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Bills rebuilt O-line gets stout test out of gate vs. Jets

This might not be the week to draw a conclusion about how much the Buffalo Bills’ run blocking has improved over last season.

The strength of the New York Jets’ defense is the stoutness of its front. The Buffalo Bills’ rebuilt, starting offensive line has been practicing together for all of one week in 2019.

Pounding the ball into the teeth of the Jets’ defensive line might not be the best way to attack Gang Green in the season-opener at MetLife Stadium.

“Week One holds challenges for every team,” said Bills center Mitch Morse. “We’re going against a very good defensive front and a very good defensive coordinator.”

Morse just returned to full practice last week after suffering a concussion on July 27. His first full-contact football snap of the year probably will be with Jets veteran defensive tackle Steve McLendon lining up over his shoulder.

McLendon is a 6-foot-3, 310-pound run-plugger in his 10th season in the NFL. His backup at the nose-tackle position is the No. 3 overall pick in the 2019 NFL Draft, Quinnen Williams from Alabama. It’s expected Williams will be used to spell McLendon more in passing situations. So Morse will see plenty of him, too.

New Bills left guard Quinton Spain probably has the toughest matchup along the line. He most often will go against fifth-year defensive tackle Leonard Williams, who most often plays the 3-technique position, opposite the outside shoulder of a guard. Leonard Williams, the former sixth overall pick in the draft and a 2016 Pro Bowler, is a long-armed run-plugger with excellent interior pass-rush ability. His 33 hits on the quarterback the past two years are tied for second most in the league, according to Pro Football Focus.

“I’ve played McLendon a few times, and I’ve trained with him in the offseason,” Morse said. “I have the utmost respect for the way he plays. There’s a reason why he’s been playing so long. He brings immense power and knowledge to the game and has played at a high level a long time.”

“I’ve played against Leonard a fair amount of times, too,” Morse said. “It’s a rare amount of times you get to go against a bunch of good dudes like this.”

The Bills are looking to establish a more physical style on the offensive line, something that was lacking last season. Bills running backs averaged just 77 rushing yards a game last year, lowest in team history.

The Bills had mixed results running against the Jets last season.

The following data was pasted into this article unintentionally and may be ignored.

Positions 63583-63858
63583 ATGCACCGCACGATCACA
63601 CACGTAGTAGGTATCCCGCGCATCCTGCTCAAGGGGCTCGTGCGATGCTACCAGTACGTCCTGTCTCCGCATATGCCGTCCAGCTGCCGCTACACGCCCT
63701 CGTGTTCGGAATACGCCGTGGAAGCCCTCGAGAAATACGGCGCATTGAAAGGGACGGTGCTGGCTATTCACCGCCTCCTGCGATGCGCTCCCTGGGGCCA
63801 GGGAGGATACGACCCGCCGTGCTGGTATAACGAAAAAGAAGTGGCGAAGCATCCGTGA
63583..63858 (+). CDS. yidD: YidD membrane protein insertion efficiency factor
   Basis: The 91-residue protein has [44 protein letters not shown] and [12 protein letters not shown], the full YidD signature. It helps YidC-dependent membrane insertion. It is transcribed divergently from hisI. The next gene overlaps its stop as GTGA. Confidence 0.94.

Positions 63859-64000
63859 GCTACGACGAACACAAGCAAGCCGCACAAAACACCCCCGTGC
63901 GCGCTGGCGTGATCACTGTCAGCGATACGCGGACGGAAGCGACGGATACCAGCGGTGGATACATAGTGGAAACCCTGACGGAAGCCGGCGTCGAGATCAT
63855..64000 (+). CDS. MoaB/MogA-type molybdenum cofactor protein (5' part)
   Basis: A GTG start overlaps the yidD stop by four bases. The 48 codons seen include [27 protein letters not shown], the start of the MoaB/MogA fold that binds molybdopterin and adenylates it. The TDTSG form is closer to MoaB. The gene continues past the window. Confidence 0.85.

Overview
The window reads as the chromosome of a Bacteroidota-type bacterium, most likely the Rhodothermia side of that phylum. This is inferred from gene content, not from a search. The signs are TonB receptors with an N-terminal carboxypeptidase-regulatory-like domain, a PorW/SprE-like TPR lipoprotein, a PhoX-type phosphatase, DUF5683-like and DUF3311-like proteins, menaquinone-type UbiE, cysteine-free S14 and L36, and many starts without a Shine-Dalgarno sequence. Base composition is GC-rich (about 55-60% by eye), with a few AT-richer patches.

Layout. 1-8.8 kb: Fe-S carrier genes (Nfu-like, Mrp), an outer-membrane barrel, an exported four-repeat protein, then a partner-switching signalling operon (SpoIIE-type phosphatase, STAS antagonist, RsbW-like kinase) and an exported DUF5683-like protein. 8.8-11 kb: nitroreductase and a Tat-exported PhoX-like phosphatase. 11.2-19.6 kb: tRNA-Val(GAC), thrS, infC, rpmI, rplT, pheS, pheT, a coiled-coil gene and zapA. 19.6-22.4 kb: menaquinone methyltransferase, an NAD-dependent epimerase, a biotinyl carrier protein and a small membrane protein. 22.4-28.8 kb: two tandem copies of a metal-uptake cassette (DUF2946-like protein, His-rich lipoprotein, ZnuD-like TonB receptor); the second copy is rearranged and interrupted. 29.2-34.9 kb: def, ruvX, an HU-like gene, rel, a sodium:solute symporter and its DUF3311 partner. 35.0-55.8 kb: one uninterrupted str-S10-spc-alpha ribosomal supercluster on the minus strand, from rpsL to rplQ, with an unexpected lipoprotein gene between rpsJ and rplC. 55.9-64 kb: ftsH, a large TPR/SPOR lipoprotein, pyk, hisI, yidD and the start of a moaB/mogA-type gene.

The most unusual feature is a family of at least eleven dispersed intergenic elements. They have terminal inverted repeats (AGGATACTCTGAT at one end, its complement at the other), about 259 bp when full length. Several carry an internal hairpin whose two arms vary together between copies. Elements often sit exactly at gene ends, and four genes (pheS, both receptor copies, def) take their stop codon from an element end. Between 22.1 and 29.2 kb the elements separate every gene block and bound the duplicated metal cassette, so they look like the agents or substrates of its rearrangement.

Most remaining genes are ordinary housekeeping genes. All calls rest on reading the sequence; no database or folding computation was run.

In the first meeting in New York, the Bills jumped to a 27-0 lead en route to a 41-10 win. LeSean McCoy rushed 113 yards on 26 carries.

In Week 14 in Buffalo, the Jets won, 27-23. Bills quarterback Josh Allen ran for 101 yards. But Bills backs managed only 53 yards on 18 carries.

The Jets are labeled a 3-4 defensive front under new defensive coordinator Gregg Williams, the former Bills head coach.

However, the expectation is the Bills will see mostly four-man defensive lines from the Jets. That’s what Gregg Williams has used throughout his career. Plus, the Bills are likely to go heavy with three-receiver sets, forcing the Jets to use four down-linemen, two linebackers and five defensive backs.

In preseason, the Jets played nickel defense with five DBs on 193 snaps. They played a 3-4 front on 35 snaps. They used four down linemen and three linebackers on 19 snaps.

“The thing is they’re going to throw a few wrinkles at us we haven’t seen,” Morse said. “It’s the first game of the year. They have a wrinkle for each team. We have to understand that. It’ll be huge to be calm. They might get us a few times. We don’t want it to happen. But it’s a possibility, it’s a probability. It’s about making that sideline adjustment and not freaking out because calm breeds calm.”

Morse will have Spain and tackle Dion Dawkins to his left. The Bills’ depth chart lists Jon Feliciano at right guard and rookie Cody Ford at right tackle. Those were the spots Feliciano and Ford manned through an extensive walk-through session Wednesday that media was allowed to see.

Ford knows the Jets will give him more complex and varied fronts in the game than he was used to seeing in college at Oklahoma.

“There was a few games where we had some complex defenses,” Ford said of last fall’s college season. “The biggest difference between now and then would be the verbiage of what we call those blitzes. In college it was simple stuff. Plus in college, you can’t really hide blitzes and hide coverages like you can in the league. I played in a few games where the defensive coordinator pretty much intimidated an offense.

“But just like back in college,” Ford said, “you have to study, go in prepared, take reps at every look you can, and you’ll be ready to play.”

• • •

Only two Bills did not practice Wednesday, tight end Tyler Kroft and receiver/returner Andre Roberts, who has a thigh injury. Jets No. 1 receiver Robby Anderson (calf) and No. 1 cornerback Trumaine Johnson (hamstring) both were limited in practice. Johnson has been out a month, but reports out of New York indicate both he and Anderson are expected to play. Starting guard Brian Winters (shoulder) and punt returner Braxton Berrios (hamstring) also were limited. … The Bills reached an injury settlement with running back and special teamer Senorise Perry and released him from the injured reserve list.

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